5 Ways Health Improves When You Quit Sugar

Elizabeth Marglin

by | Read time: 3 minutes

There’s no way to fudge the truth about quitting sugar—it’s hard, especially in the beginning. The more you have it, the more you want, says research, so quitting cold turkey can have a huge impact on your mood, energy and cravings. On the upside, once you get through the initial withdrawal, you will be more even keeled, have the stamina of a champion and feel an aversion to the over-sweetened.

It may seem outrageously ascetic to cut out sugar, akin to declaring celibacy or renouncing texting. But if you are sugar curious, which much like the trending term sober curious—a teetotaler movement that extolls the virtues of life-lived alcohol free—it’s worth exploring the numerous benefits of quitting a mood-altering addiction.

Smiling Woman Sitting on Couch With Mug of Tea Reading and Enjoy the Benefits of Quitting Sugar | Vitacost.com/blog

Sugar creep is real. It’s the insidious invasion of sugar encroachment into foods where it has no place, such as salad dressing and frozen meals. Some health professionals and scientists classify sugar as an addictive substance: Research shows that sugar can be even more addicting than cocaine. Much like the subtitle of the book sober curious, giving up sugar can promise “The Blissful Sleep, Greater Focus, Limitless Presence and Deep Connection Awaiting Us All on the Other Side.”

There are even more benefits that await you when you get to the other side—such as weight loss, clear skin and lasting energy.

Here are five motivating reasons to remove added sugars from your diet.

5 Health Benefits of Quitting Sugar

1. Improved mood

Prep yo’self—you may have an adverse reaction to cutting out sugar while you go through an interim period of abstinence systems (read: crankiness). Sugar is a comfort food, after all, and going off sugar forces you to find other sources of comfort. Blood sugar levels take some time to stabilize and our brains need time to reboot to its new normal.

But once you’ve passed the withdrawal phase, cravings will dissipate and you will feel much better. Studies show people who eat a lot of sugar are more prone to anxiety and irritability. When you cut out added sugar, you will be able to exit the blood sugar roller coaster.

2. Greater focus

You’re likely familiar with the boost we feel after consuming something sugary, but this newfound alertness doesn’t last for long. On average, our glucose levels will drop after around 20 minutes, leaving us feeling unfocused and easily distracted.

A 2013 study indicated that too much sugar can damage synaptic activity in the brain, which may impair communication between brain cells. Unhealthy amounts of sugar can interfere with insulin’s ability to regulate how cells use and store sugar for the energy required for processing thoughts and emotions. This can disrupt learning and cause memory loss.

3. Weight loss

Sugar can pack on the pounds, and the converse is also true: Give up sugar, and the pounds may melt away. Once you start eating more whole, unprocessed foods, you may be able to shed stubborn weight such as belly fat. Sugar tends to intensify cravings: It triggers the release of ghrelin (the hunger hormone), which stimulates appetite, making you more likely to over-eat and to opt for foods which don’t satiate you for a prolonged period of time.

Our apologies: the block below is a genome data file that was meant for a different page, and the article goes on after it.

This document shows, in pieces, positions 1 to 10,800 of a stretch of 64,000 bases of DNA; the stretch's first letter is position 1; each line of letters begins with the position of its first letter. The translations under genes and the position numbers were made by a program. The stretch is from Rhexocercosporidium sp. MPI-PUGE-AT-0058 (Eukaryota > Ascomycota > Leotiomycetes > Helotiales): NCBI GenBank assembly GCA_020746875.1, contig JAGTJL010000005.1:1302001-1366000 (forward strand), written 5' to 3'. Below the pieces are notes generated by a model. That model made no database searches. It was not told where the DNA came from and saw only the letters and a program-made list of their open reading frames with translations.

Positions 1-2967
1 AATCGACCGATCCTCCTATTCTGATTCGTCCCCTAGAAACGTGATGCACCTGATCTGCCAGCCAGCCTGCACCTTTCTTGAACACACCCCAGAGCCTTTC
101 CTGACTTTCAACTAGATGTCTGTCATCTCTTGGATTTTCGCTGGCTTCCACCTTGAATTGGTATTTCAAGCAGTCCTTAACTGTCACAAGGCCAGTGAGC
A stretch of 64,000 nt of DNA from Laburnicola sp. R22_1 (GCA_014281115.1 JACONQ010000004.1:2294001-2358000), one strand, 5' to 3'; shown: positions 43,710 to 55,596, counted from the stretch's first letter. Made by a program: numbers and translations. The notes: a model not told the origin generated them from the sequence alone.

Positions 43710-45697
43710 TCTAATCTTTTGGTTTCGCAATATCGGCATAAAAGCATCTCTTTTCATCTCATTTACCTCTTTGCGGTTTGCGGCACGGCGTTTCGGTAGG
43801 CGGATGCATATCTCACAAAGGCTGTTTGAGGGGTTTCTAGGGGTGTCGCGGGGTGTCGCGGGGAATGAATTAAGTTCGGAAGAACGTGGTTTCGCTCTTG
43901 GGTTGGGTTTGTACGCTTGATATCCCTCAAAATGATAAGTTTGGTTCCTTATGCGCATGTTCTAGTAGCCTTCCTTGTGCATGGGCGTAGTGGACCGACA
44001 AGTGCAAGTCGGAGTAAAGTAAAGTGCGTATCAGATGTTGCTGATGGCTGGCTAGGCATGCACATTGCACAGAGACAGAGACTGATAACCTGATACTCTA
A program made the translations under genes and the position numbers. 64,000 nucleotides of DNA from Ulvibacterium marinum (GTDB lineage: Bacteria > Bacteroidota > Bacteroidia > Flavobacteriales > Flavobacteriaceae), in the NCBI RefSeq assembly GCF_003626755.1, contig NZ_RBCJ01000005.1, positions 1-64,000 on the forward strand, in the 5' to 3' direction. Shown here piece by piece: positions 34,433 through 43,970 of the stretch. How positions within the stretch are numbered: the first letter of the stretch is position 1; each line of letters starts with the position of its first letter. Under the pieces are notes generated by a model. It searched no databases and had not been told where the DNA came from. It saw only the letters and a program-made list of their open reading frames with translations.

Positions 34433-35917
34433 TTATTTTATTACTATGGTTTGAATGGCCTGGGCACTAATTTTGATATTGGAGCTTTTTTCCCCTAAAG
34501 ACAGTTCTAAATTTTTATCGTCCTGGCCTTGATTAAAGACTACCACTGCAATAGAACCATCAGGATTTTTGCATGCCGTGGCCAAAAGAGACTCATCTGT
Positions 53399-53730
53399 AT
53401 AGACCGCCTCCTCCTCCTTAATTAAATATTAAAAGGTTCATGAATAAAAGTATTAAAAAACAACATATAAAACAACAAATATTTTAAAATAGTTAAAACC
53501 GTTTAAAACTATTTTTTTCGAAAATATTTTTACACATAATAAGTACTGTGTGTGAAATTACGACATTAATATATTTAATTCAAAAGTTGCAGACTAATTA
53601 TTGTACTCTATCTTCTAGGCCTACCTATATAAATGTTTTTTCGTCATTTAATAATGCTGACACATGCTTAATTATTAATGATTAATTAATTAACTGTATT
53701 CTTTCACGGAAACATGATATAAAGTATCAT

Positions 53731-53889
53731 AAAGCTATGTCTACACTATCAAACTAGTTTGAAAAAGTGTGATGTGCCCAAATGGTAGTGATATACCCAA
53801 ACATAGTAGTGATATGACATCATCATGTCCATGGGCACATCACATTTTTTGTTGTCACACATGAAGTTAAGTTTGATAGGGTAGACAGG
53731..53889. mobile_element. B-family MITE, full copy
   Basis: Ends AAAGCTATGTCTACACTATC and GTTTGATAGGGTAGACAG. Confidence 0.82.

When sugar’s high-drama impact stops messing with your hormones, cravings will be easier to control too.

4. Better sleep

The drastic highs and lows in blood-sugar levels that sugar triggers can make a good night’s sleep difficult to come by. Sugar causes the body to release cortisol, which can interrupt your natural sleep cycle. Moreover, a high sugar intake delays the release of melatonin in the brain, the hormone that helps regulate sleep.

Lack of sleep, in turn, can increase your need to eat more sugar for energy, continuing the cycle. Many studies link poor sleep to impaired blood glucose balance, felt as a sugar low, which drives the craving for a sugar high.  

5. Clearer complexion

Sugar interferes with just about everything: weight, sleep, mood and mind. As a final straw, too much sugar can even aggravate many common skin issues, such as dryness and breakouts. Sugar binds to collagen, limiting its production, and thus sets up a molecular domino effect called glycation. Since collagen is what keeps skin plump and elastic, if less of it is in circulation, there’s an increased the risk of skin disorders and wrinkles. Basically, sugar can age your skin prematurely—another good reason to limit your intake. 

Elizabeth Marglin

Elizabeth Marglin is a journalist/content creator whose favorite subjects are healthy living, sustainability, natural beauty, integrative therapies, mindfulness practices and parenting. She has been a regular contributor to the magazines Natural Solutions, Natural Health, FitPregnancy, Backpacker, and Colorado Homes & Lifestyles as well as the websites gaiam.com, deliciousliving.com, smartwatt.com, and the Huffington Post. She is also the coauthor of The Mother’s Wisdom Deck, a gorgeous inspiration deck designed for mothers. When she’s not perusing labels or creating new smoothie recipes in her Vitamix, Elizabeth can be found scheming up strategies to get her kids to eat their vegetables.